The Frontstretch: 2009 Season Review: Brian Vickers by Tommy Thompson -- Monday November 30, 2009

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2009 Season Review: Brian Vickers

Tommy Thompson · Monday November 30, 2009


2009 Ride: No. 83 Red Bull Racing Team Toyota
2009 Sponsor: Red Bull
2009 Owner: Dietrich Mateschitz
2009 Crew Chief: Ryan Pemberton

Stats: 36 Races, 1 Win, 4 Top 5s, 13 Top 10s, 6 Poles, 5 DNFs, 12th in points.
Best Finish: 1st, Michigan (August).
Avg. Finish: 17.3.

High Point: Take your pick between Vickers’ fuel mileage victory in the CARFAX 400 at Michigan or his much-needed 7th place run at Richmond that earned him a berth in the 12-driver Chase for the Sprint Cup Championship. The Michigan win was the Thomasville, North Carolina driver’s second career Sprint Cup victory and Red Bull Racing’s first after two and a half years in the series. More importantly, the triumph moved the erratically performing No. 83 team to 13th in points — only 12 outside of the coveted top-12 required to be Chase eligible with only three races remaining before the 10-week championship run.

Four weeks later, in arguably the most exciting and dramatic race to make the Chase in the championship point format’s history, Richmond came down to a three-way battle between Matt Kenseth, Kyle Busch, and Vickers for the final slot. Kenseth, who had never failed to make a Chase field, struggled from the drop of the green and lost his narrow points lead for the 12th and final Chase-eligible position in the standings to Vickers as the race progressed. Vickers then only needed to keep the younger of the Busch brothers in sight to become one of the elite 12 to contend for the Sprint Cup Championship over the following ten races. Vickers’ solid top-10 performance sealed the deal, leading to the high point of his Sprint Cup career to date.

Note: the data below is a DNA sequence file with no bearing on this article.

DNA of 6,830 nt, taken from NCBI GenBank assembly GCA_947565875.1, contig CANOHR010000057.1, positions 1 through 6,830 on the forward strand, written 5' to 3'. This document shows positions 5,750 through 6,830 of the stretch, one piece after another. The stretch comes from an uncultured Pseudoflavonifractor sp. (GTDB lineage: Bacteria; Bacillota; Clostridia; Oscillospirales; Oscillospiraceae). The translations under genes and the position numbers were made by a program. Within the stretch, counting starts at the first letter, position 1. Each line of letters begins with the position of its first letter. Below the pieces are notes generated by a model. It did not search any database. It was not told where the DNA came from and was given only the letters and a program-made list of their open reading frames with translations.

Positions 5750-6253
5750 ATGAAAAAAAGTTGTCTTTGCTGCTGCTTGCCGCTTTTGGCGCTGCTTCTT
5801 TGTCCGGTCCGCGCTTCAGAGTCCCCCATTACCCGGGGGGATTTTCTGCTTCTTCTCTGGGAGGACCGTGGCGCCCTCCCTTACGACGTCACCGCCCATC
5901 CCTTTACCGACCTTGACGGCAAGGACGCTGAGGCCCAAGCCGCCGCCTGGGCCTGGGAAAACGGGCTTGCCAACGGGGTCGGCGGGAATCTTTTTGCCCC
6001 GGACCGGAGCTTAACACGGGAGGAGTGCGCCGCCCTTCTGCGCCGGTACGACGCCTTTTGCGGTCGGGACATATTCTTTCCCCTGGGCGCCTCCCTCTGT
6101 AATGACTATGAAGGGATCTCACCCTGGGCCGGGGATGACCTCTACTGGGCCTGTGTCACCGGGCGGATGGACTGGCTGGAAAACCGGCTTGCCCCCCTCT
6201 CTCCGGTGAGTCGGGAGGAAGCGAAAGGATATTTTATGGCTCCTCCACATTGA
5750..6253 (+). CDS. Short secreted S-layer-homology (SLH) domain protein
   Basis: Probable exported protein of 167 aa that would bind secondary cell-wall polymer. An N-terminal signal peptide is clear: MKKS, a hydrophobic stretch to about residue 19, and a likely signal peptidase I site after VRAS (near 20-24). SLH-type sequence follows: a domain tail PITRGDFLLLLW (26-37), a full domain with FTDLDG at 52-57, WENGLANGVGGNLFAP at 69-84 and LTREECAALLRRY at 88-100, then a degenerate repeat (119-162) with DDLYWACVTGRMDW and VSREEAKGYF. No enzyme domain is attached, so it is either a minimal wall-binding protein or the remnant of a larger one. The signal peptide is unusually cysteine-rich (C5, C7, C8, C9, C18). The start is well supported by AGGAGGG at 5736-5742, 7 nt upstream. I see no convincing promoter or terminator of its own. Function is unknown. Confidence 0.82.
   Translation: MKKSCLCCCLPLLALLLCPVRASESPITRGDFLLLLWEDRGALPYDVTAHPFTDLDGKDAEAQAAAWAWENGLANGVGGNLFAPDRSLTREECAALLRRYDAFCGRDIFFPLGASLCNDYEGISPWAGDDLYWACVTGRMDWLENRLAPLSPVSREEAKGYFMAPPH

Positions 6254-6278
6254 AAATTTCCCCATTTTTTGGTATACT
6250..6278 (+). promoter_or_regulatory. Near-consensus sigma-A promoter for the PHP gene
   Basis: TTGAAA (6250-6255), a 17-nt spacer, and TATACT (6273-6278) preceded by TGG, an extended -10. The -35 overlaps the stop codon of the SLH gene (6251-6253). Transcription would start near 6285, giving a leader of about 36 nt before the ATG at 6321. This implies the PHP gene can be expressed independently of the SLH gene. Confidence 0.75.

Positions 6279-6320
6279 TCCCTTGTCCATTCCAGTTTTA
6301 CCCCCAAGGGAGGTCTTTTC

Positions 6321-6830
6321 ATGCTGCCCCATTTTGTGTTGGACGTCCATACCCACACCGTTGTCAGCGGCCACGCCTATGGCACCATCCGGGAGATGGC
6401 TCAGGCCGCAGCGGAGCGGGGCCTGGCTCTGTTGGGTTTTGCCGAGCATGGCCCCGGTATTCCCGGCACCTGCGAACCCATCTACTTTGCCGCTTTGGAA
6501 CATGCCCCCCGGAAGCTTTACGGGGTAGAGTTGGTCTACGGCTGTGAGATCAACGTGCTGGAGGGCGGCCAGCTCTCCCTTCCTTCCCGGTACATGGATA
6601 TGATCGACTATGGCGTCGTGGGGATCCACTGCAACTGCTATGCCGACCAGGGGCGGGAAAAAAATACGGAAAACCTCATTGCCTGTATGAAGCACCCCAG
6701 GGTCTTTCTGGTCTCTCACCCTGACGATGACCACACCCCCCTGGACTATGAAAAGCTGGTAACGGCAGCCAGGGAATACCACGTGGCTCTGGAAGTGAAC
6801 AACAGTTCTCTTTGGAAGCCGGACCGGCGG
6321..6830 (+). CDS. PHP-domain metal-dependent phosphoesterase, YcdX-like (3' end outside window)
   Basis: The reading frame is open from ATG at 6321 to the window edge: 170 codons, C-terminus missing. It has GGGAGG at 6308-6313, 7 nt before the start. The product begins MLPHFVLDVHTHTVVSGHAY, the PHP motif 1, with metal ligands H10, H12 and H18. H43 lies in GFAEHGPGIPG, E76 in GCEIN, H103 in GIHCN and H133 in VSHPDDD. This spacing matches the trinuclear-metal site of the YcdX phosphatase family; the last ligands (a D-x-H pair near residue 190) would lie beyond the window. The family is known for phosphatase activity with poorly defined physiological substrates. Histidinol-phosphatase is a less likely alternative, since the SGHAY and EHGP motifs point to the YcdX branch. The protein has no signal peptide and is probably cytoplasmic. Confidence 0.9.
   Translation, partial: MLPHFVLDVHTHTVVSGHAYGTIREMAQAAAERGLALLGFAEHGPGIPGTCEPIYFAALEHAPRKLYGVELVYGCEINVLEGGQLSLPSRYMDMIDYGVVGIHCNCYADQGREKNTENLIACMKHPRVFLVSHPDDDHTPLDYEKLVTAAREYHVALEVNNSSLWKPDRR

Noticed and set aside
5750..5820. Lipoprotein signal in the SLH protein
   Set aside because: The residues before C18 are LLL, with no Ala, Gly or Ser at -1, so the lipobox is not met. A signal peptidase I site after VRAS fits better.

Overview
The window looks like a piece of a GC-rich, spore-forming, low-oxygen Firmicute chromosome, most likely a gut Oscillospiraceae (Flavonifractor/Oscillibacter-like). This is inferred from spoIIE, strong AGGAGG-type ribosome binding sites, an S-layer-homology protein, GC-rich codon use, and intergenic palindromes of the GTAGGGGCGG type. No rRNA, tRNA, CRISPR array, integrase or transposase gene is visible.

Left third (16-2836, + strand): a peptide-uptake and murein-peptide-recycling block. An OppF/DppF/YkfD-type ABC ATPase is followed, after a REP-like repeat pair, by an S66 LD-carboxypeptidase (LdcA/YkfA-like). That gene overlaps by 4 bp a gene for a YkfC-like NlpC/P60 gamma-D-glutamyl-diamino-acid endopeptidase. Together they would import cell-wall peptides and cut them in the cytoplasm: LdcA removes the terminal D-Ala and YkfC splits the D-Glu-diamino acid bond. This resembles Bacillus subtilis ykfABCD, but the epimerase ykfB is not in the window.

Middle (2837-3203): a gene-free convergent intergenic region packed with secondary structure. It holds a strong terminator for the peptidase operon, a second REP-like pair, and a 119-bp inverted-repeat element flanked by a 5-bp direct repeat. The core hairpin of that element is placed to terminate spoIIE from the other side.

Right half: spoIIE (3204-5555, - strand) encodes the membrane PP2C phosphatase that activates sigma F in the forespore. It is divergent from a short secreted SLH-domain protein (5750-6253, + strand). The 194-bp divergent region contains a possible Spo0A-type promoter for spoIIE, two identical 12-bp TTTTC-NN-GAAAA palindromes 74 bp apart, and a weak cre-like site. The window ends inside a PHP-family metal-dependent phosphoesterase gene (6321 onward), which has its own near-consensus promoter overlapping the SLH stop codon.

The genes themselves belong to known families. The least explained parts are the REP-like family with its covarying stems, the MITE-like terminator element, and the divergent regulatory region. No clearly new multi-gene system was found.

Low Point: That would have to be the Chase for the Sprint Cup Championship. After struggling for the first half of the season, the team and driver had seemed to find their stride — especially during the nine races leading up to the final race at Richmond before the 12-driver field would be determined. During that span, the 26-year-old Vickers never finished outside the top-12 and steadily progressed up the point standings from 17th to 12th. Optimism for Vickers and his team’s chances over the following 10 races had to be high.

However, during the Chase, all hope for a storybook ending to the season slowly and painfully faded, as the six-year veteran crumbled during the championship run. Vickers recorded two of his season’s five DNFs during the playoffs, and never finished inside the top-10. The final standings told the story of his 10-race meltdown – winding up 723 points behind Jimmie Johnson, he set a record for the largest points differential between first to twelfth in Chase history.